Thursday, May 24, 2018

TPPF Report: Hotel Occupancy Taxes are Theft

"For the former governors that were before me, had been chargeable unto the people, and had taken of them bread and wine, besides forty shekels of silver: yea, and their servants bare rule over the people: but so did not I, because of the fear of God."
Nehemiah 5:15


Taxes increase cost for Texas Travel

TPPF releases paper on hotel occupancy tax
AUSTIN – Today, ahead of a travel-heavy Memorial Day Weekend, the Texas Public Policy Foundation released a paper on hotel occupancy taxes in Texas and the increased costs they add to tourism.

“Texans and out-of-state visitors must pay exorbitant taxes for overnight stays in hotels or short-term rentals,” said Carine Martinez-Gouhier, one of the paper’s authors 
and a research analyst in the Center for Economic Prosperity at TPPF. “As visitors seek to experience the beauty of the Lone Star State, they are required to financially ‘enhance and promote tourism and the convention and hotel industry’ through the hotel occupancy tax, but it really hurts local businesses instead. Without the tax, visitors could stay longer and spend more instead.”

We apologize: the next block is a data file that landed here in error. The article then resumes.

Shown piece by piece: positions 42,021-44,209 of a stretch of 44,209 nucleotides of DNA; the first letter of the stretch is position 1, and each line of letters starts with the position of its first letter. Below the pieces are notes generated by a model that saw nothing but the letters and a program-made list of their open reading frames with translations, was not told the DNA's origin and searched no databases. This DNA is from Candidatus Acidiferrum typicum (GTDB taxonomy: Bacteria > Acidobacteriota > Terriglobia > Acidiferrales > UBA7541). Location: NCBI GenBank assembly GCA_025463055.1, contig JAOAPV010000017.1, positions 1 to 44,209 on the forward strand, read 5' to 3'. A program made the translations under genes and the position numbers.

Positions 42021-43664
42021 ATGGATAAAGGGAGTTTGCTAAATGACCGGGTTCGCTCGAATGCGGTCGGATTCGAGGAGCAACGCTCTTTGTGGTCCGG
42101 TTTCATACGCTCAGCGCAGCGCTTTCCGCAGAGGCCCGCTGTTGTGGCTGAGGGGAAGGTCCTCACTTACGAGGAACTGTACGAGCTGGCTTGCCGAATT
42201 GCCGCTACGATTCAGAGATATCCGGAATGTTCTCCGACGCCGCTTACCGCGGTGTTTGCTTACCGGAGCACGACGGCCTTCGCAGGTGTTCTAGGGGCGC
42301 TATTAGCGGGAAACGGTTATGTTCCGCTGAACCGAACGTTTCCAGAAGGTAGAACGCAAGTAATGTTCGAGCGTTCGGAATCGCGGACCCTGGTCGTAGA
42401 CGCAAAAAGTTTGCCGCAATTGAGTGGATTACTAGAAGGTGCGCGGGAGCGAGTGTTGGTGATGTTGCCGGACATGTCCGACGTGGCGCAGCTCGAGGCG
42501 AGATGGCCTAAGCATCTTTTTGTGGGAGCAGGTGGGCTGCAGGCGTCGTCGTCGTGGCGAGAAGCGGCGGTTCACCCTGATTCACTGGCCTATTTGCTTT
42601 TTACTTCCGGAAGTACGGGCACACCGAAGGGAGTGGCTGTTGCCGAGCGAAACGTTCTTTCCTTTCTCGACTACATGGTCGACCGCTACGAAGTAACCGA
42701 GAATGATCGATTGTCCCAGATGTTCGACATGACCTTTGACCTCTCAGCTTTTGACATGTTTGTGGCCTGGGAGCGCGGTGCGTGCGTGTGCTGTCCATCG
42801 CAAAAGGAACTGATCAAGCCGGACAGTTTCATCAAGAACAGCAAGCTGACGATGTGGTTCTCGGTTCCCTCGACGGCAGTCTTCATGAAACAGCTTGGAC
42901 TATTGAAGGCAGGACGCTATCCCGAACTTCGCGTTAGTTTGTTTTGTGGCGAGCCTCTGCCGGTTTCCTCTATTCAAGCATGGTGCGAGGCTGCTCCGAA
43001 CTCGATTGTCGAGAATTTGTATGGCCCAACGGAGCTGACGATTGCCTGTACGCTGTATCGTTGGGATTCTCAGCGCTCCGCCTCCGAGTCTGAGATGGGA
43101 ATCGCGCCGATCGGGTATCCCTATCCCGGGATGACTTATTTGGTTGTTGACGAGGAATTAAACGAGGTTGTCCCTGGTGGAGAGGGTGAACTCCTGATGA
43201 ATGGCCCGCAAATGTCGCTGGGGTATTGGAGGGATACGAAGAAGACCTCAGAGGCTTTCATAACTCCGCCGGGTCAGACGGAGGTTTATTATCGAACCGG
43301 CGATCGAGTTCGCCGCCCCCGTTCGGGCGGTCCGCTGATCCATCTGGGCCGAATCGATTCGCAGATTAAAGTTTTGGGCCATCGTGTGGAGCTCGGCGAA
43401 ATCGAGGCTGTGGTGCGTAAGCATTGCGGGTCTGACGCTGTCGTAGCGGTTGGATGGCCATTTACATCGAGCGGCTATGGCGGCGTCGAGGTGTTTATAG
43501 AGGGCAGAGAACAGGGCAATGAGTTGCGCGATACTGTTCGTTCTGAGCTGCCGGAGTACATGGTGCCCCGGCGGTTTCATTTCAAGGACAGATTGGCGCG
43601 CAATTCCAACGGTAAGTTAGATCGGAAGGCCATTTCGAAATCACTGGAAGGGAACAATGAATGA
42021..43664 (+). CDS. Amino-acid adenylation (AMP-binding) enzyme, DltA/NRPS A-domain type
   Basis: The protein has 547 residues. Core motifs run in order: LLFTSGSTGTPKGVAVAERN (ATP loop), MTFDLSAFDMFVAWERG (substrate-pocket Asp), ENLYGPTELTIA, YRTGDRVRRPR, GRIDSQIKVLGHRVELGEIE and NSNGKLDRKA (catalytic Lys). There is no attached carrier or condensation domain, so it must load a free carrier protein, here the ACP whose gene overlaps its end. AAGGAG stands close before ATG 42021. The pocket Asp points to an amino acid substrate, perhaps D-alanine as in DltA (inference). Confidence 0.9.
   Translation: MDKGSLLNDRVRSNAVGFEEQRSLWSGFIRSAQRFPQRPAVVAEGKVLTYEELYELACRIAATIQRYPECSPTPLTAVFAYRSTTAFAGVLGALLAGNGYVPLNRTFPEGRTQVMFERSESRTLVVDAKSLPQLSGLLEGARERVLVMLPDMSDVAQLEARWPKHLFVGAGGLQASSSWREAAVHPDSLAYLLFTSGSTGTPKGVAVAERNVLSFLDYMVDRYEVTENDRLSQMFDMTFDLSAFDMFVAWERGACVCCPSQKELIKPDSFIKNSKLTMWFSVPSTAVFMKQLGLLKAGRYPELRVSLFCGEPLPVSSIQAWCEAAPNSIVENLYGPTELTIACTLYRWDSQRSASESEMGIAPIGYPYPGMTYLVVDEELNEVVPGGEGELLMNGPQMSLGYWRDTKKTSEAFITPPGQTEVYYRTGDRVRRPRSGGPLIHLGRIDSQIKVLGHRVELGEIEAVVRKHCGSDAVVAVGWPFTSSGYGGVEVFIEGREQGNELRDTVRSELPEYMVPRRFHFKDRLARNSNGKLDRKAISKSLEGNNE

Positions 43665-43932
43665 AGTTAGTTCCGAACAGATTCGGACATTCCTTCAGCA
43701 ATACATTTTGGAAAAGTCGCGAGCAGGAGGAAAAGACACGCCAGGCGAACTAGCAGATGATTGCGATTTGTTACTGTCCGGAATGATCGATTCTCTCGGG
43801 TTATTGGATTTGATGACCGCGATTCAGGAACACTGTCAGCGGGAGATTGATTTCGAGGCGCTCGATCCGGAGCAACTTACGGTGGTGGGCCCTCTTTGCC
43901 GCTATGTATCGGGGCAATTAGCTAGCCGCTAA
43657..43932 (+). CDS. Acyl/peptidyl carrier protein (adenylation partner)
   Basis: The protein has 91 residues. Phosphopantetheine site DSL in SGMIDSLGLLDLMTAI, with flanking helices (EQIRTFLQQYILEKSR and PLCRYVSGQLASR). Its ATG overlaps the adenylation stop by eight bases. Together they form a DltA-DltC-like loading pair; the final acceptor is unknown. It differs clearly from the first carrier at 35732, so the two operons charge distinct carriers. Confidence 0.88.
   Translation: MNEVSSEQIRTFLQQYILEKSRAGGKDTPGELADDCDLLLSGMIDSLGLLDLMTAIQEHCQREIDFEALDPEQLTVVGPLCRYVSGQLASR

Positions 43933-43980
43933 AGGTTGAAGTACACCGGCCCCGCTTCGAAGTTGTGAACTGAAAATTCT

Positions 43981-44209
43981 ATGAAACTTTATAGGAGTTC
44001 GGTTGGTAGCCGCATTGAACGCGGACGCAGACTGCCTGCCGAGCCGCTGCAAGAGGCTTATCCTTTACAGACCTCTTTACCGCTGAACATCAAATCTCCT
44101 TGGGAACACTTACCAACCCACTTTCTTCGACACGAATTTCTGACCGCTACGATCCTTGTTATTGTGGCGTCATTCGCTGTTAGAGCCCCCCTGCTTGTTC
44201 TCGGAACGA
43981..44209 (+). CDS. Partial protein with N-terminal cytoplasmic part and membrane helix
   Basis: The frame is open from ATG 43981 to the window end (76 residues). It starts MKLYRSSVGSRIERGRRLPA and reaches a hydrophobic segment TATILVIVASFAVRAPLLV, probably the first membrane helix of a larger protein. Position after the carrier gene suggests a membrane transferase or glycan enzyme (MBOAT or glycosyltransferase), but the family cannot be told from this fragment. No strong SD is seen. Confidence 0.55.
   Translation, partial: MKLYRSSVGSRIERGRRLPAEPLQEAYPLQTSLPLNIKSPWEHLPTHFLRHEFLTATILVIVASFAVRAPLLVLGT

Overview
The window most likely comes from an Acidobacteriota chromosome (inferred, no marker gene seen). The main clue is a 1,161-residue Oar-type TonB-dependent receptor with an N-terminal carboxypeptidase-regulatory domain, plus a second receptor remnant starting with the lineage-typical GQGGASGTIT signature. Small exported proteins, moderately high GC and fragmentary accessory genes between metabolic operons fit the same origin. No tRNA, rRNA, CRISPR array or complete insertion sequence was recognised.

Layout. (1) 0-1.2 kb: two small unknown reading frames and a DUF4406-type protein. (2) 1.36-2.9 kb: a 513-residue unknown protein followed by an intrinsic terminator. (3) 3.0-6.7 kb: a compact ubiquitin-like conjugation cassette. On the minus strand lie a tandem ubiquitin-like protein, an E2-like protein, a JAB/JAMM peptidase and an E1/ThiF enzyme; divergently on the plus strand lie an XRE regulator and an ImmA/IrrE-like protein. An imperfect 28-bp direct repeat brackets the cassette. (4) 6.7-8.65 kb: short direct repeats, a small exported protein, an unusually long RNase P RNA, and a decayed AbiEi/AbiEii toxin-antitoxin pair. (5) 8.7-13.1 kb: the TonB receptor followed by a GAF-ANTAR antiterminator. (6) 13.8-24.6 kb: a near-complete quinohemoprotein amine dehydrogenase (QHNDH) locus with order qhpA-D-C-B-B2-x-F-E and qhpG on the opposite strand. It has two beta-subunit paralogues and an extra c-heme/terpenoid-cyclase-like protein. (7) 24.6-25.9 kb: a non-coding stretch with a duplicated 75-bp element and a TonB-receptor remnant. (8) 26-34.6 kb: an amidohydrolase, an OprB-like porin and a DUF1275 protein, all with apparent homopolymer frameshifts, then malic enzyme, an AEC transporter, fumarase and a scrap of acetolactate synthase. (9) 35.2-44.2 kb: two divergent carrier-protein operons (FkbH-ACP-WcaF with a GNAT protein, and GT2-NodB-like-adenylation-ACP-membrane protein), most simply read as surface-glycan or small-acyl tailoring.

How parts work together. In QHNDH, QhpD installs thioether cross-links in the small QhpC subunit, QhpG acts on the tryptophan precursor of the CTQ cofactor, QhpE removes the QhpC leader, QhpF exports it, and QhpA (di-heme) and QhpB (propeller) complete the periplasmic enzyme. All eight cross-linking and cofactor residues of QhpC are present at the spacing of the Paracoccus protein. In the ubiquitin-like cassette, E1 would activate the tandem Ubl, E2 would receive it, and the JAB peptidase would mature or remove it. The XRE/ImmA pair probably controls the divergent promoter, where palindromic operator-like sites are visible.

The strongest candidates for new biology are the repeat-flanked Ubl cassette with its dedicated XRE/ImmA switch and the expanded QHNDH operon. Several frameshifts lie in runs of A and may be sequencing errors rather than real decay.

The Texas hotel occupancy tax is levied at the state and local levels. Most accommodations are taxed at a rate between 6 and 17.5 percent. Texas’ largest cities have some of the highest rates in the nation.

“More information is needed to figure out the effect the tax has on Texas' economy,” Martinez-Gouhier. “Texas and its visitors would benefit from a repeal of the local hotel occupancy tax."
This is personally relevant. We just spent three days up in Arlington. The combined taxes increased the cost of our hotel by about 30%.

We also learned a few interesting points:
  • The state level hotel occupancy tax helps fund the Governor's various "major event" slush funds.
  • The Dallas convention center is one of the major recipients of local hotel occupancy taxes; you can read our "ode" to the Dallas Convention Center, from the 2016 RPT convention, here.
  • The notion of levying a tax to promote "economic development" is ass-backwards to begin with.
Finally, no discussion of hotel occupancy taxes is complete without recalling how Ellen Troxclair's MASTERFULLY outmaneuvered Mayor Adler last year.

Bottom Line: Hotel Occupancy Taxes should be abolished statewide.

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